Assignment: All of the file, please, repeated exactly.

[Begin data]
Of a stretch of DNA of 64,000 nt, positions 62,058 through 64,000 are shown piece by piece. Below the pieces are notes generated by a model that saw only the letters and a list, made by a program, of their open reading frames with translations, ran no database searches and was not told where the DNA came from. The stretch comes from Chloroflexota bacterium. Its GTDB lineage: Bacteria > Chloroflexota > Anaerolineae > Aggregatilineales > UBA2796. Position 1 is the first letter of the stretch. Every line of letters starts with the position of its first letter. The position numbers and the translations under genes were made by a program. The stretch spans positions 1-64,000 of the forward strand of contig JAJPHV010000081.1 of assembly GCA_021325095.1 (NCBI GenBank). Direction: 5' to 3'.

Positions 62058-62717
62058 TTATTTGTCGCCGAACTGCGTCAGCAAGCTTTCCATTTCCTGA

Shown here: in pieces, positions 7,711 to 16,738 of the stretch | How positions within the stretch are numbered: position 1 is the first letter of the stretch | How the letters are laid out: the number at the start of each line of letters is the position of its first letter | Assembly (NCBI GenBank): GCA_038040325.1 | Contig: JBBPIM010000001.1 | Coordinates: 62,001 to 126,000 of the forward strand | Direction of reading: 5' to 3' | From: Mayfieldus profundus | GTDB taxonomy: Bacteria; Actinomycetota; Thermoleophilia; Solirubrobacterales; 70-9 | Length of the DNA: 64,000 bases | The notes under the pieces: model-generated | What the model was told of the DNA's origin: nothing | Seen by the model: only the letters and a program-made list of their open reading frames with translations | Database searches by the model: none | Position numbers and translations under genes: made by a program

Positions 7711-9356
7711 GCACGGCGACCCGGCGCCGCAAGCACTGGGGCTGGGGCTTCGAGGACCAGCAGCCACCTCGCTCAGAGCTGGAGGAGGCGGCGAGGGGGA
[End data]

Of a stretch of DNA of 64,000 nt, positions 62,058 through 64,000 are shown piece by piece. Below the pieces are notes generated by a model that saw only the letters and a list, made by a program, of their open reading frames with translations, ran no database searches and was not told where the DNA came from. The stretch comes from Chloroflexota bacterium. Its GTDB lineage: Bacteria > Chloroflexota > Anaerolineae > Aggregatilineales > UBA2796. Position 1 is the first letter of the stretch. Every line of letters starts with the position of its first letter. The position numbers and the translations under genes were made by a program. The stretch spans positions 1-64,000 of the forward strand of contig JAJPHV010000081.1 of assembly GCA_021325095.1 (NCBI GenBank). Direction: 5' to 3'.

Positions 62058-62717
62058 TTATTTGTCGCCGAACTGCGTCAGCAAGCTTTCCATTTCCTGA

Shown here: in pieces, positions 7,711 to 16,738 of the stretch | How positions within the stretch are numbered: position 1 is the first letter of the stretch | How the letters are laid out: the number at the start of each line of letters is the position of its first letter | Assembly (NCBI GenBank): GCA_038040325.1 | Contig: JBBPIM010000001.1 | Coordinates: 62,001 to 126,000 of the forward strand | Direction of reading: 5' to 3' | From: Mayfieldus profundus | GTDB taxonomy: Bacteria; Actinomycetota; Thermoleophilia; Solirubrobacterales; 70-9 | Length of the DNA: 64,000 bases | The notes under the pieces: model-generated | What the model was told of the DNA's origin: nothing | Seen by the model: only the letters and a program-made list of their open reading frames with translations | Database searches by the model: none | Position numbers and translations under genes: made by a program

Positions 7711-9356
7711 GCACGGCGACCCGGCGCCGCAAGCACTGGGGCTGGGGCTTCGAGGACCAGCAGCCACCTCGCTCAGAGCTGGAGGAGGCGGCGAGGGGGA